Cinema legend Sophia Loren: “It’s too early to remember”
“He knows me very well – every inch of my face, of my heart, of my soul.” Sophia Loren talks about her son, Edoardo Ponti, who co-wrote and directed his next film, Life to come, his first film in six years.
It’s the perfect star vehicle for the 86-year-old. Loren plays Madame Rosa, a Holocaust survivor living in the Italian coastal town of Bari, where she forms a special friendship with Momo, a Senegalese street child. This is not the first screen version of Romain Gary’s much-loved 1975 novel. The life ahead. In a 1977 version by Moshe Mizrahi, titled Madame Rosa, Simone Signoret played the title role and the film won the Oscar for best foreign language film. Loren says she has admired Signoret for years: “She was a great and incredible actress.”
In preparation for their new version, however, Loren and his director avoided revisiting Signoret’s. She says their film is closer to the book in that “it tells the story through the young boy’s point of view.” There is also a deeper motivation to stay close to the book, as it reflects Loren’s own survival story – the poverty and hardships of his childhood in war-torn Italy.
After first appearances in small Italian films, in 1956, Loren moved to Hollywood for a five-film contract with Paramount. But Hollywood didn’t like her and she made one trivial movie after another – Boy on a dolphin with Alain Ladd, Legend of the Lost with John Wayne, It all started in Naples with Clark Gable – before playing with Cary Grant in Pride and passion (1957) and Barge (1958). His high-profile romance with Grant came to an abrupt end, and in 1957 Loren married Italian producer Carlo Ponti, who had been instrumental in launching his career. They stayed together until Ponti’s death in 2007.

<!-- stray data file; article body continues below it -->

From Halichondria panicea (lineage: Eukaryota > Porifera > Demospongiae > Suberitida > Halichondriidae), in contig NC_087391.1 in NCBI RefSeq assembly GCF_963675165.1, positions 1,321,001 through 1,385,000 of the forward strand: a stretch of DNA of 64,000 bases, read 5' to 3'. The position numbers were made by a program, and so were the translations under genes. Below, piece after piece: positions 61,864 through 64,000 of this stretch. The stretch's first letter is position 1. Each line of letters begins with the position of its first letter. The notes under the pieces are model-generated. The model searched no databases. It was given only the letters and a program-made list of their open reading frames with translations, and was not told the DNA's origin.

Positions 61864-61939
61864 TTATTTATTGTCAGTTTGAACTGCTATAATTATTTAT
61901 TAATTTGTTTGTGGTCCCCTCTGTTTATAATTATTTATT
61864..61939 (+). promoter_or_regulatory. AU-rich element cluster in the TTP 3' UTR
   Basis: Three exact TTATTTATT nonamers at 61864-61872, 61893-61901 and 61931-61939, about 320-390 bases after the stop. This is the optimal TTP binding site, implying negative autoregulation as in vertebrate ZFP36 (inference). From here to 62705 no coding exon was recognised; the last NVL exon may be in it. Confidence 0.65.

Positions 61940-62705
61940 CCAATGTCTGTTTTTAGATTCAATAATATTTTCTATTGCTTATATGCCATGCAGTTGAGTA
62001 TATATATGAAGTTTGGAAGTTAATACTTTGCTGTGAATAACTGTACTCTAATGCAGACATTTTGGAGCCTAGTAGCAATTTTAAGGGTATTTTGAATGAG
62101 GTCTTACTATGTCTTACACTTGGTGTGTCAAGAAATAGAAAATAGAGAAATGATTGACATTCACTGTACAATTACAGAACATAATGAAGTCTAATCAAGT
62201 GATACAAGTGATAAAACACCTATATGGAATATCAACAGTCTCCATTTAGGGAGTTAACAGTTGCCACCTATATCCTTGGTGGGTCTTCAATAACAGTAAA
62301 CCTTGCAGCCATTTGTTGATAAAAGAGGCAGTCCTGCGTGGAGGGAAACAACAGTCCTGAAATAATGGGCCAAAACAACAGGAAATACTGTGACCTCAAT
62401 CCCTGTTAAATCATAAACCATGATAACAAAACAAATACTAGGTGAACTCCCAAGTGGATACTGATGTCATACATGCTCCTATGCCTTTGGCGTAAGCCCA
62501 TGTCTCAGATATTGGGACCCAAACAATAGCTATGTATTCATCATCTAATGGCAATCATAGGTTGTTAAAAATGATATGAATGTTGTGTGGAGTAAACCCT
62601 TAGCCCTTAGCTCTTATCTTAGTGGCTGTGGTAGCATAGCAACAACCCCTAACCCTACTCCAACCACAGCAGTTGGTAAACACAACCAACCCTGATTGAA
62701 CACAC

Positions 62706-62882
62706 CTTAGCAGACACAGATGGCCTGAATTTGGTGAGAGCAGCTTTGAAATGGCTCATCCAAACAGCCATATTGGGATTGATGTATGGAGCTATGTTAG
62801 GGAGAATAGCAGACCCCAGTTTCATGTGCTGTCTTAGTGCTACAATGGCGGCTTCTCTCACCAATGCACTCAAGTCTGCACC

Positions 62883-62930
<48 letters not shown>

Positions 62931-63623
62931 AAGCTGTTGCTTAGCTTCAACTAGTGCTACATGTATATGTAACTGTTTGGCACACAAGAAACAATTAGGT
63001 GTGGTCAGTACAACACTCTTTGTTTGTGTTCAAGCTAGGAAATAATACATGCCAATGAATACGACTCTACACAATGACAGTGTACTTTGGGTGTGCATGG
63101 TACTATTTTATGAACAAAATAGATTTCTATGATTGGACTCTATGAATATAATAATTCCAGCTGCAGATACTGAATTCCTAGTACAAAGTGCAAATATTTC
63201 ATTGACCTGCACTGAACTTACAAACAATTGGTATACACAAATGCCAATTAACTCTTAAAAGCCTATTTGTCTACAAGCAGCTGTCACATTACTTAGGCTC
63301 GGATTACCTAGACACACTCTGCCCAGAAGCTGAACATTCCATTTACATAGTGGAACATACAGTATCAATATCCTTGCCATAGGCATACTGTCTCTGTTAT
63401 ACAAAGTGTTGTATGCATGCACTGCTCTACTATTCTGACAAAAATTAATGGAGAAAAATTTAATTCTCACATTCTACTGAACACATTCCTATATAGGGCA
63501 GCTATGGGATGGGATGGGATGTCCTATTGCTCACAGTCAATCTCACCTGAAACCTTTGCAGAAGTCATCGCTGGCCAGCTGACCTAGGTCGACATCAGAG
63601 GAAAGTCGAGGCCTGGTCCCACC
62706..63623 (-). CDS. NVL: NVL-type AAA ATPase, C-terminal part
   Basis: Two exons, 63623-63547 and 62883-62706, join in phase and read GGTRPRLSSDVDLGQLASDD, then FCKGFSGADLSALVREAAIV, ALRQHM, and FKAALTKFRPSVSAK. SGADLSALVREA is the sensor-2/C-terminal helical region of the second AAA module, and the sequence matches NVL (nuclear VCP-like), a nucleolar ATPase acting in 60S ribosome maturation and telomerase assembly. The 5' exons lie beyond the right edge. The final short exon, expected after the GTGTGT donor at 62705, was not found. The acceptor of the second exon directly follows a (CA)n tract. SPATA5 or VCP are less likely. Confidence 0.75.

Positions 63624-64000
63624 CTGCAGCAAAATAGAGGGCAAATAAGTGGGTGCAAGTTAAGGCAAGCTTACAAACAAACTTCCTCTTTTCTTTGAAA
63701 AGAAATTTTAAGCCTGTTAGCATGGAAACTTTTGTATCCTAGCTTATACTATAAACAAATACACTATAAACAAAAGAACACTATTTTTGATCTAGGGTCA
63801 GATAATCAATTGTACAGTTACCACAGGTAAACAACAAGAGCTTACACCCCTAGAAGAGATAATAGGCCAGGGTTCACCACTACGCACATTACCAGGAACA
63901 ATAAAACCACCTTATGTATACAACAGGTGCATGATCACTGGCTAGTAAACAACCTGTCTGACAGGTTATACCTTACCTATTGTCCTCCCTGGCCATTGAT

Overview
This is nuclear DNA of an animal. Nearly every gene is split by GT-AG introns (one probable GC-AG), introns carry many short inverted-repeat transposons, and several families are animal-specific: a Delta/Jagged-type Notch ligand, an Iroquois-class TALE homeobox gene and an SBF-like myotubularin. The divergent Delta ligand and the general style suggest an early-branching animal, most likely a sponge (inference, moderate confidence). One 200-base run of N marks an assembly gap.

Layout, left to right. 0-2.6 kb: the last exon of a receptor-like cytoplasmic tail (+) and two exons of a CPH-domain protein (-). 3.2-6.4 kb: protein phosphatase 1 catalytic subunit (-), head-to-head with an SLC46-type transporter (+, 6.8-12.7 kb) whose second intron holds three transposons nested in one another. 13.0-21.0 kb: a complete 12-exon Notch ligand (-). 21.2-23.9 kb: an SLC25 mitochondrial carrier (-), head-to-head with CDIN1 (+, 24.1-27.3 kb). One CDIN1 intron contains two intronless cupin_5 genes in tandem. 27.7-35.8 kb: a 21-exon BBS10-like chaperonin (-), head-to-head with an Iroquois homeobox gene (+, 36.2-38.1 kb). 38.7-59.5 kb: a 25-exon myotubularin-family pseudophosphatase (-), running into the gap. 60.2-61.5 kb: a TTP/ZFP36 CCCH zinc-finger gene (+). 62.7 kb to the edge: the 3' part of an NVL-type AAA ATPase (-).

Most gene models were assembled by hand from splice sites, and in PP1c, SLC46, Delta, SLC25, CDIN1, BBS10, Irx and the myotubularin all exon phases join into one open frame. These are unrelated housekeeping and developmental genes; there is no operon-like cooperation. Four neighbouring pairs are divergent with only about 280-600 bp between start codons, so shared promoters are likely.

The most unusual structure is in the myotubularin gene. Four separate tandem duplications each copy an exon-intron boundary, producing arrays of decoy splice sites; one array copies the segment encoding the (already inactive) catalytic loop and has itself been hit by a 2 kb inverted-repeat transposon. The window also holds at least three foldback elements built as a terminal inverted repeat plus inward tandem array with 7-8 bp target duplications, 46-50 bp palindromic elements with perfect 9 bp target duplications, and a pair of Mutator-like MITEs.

A return to Italy in 1960 earned her the best film role of her career, as Cesira, a widowed trader fleeing Rome with her daughter, in Vittorio De Sica Two women (based on the story of Alberto Moravia La ciociara). For this, she received the Oscar for Best Actress in 1961, the first actor in Academy history to win the coveted prize for a foreign language film. Located during the second world war, Two women depicts the horrors of survival, including a brutal gang rape of Loren’s character and her teenage daughter by soldiers inside a church.
Alongside this film, Loren distinguished Human voice (2014), also headed by his son, as “the [two] the most difficult films I have made in my life â. Based on the 1930 Jean Cocteau one-act play, Loren’s version transported the setting to Naples around 1950, with Loren as Angela, a woman who rides an emotional roller coaster in one final conversation. phone with the man she loves. âIt’s a short play, one act, but it’s incredibly long when you do it. I understand why so many actresses want to do it – it’s a tour de force, because of the strength and violence of that kind of passionate love, and the sadness at the end.
Loren is eager, she said, to see the most recent version of The human voice, directed by Pedro AlmodÃ³var and performed by Tilda Swinton, which premiered last month at the Venice Film Festival.